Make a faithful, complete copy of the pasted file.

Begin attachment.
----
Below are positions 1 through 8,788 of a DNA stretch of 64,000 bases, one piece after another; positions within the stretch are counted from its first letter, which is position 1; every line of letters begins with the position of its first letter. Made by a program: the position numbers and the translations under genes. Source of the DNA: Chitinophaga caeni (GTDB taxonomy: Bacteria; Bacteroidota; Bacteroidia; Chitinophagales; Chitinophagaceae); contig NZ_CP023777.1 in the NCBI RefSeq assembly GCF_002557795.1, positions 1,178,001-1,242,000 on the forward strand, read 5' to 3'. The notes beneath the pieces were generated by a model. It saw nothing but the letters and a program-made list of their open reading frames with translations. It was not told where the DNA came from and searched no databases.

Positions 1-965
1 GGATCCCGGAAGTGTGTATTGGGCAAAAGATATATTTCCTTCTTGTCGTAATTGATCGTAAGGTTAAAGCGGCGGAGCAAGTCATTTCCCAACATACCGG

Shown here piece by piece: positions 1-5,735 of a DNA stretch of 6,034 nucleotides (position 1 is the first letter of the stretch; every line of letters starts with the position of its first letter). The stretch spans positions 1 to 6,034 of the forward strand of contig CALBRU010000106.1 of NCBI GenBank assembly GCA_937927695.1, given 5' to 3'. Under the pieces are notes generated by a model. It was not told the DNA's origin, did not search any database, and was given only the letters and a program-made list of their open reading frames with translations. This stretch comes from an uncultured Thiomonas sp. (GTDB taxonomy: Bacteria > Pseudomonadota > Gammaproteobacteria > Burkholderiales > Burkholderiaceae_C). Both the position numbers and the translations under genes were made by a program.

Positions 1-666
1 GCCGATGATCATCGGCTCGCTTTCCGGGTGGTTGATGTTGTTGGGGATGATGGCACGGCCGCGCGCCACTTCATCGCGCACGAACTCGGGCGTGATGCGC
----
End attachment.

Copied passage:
Below are positions 1 through 8,788 of a DNA stretch of 64,000 bases, one piece after another; positions within the stretch are counted from its first letter, which is position 1; every line of letters begins with the position of its first letter. Made by a program: the position numbers and the translations under genes. Source of the DNA: Chitinophaga caeni (GTDB taxonomy: Bacteria; Bacteroidota; Bacteroidia; Chitinophagales; Chitinophagaceae); contig NZ_CP023777.1 in the NCBI RefSeq assembly GCF_002557795.1, positions 1,178,001-1,242,000 on the forward strand, read 5' to 3'. The notes beneath the pieces were generated by a model. It saw nothing but the letters and a program-made list of their open reading frames with translations. It was not told where the DNA came from and searched no databases.

Positions 1-965
1 GGATCCCGGAAGTGTGTATTGGGCAAAAGATATATTTCCTTCTTGTCGTAATTGATCGTAAGGTTAAAGCGGCGGAGCAAGTCATTTCCCAACATACCGG

Shown here piece by piece: positions 1-5,735 of a DNA stretch of 6,034 nucleotides (position 1 is the first letter of the stretch; every line of letters starts with the position of its first letter). The stretch spans positions 1 to 6,034 of the forward strand of contig CALBRU010000106.1 of NCBI GenBank assembly GCA_937927695.1, given 5' to 3'. Under the pieces are notes generated by a model. It was not told the DNA's origin, did not search any database, and was given only the letters and a program-made list of their open reading frames with translations. This stretch comes from an uncultured Thiomonas sp. (GTDB taxonomy: Bacteria > Pseudomonadota > Gammaproteobacteria > Burkholderiales > Burkholderiaceae_C). Both the position numbers and the translations under genes were made by a program.

Positions 1-666
1 GCCGATGATCATCGGCTCGCTTTCCGGGTGGTTGATGTTGTTGGGGATGATGGCACGGCCGCGCGCCACTTCATCGCGCACGAACTCGGGCGTGATGCGC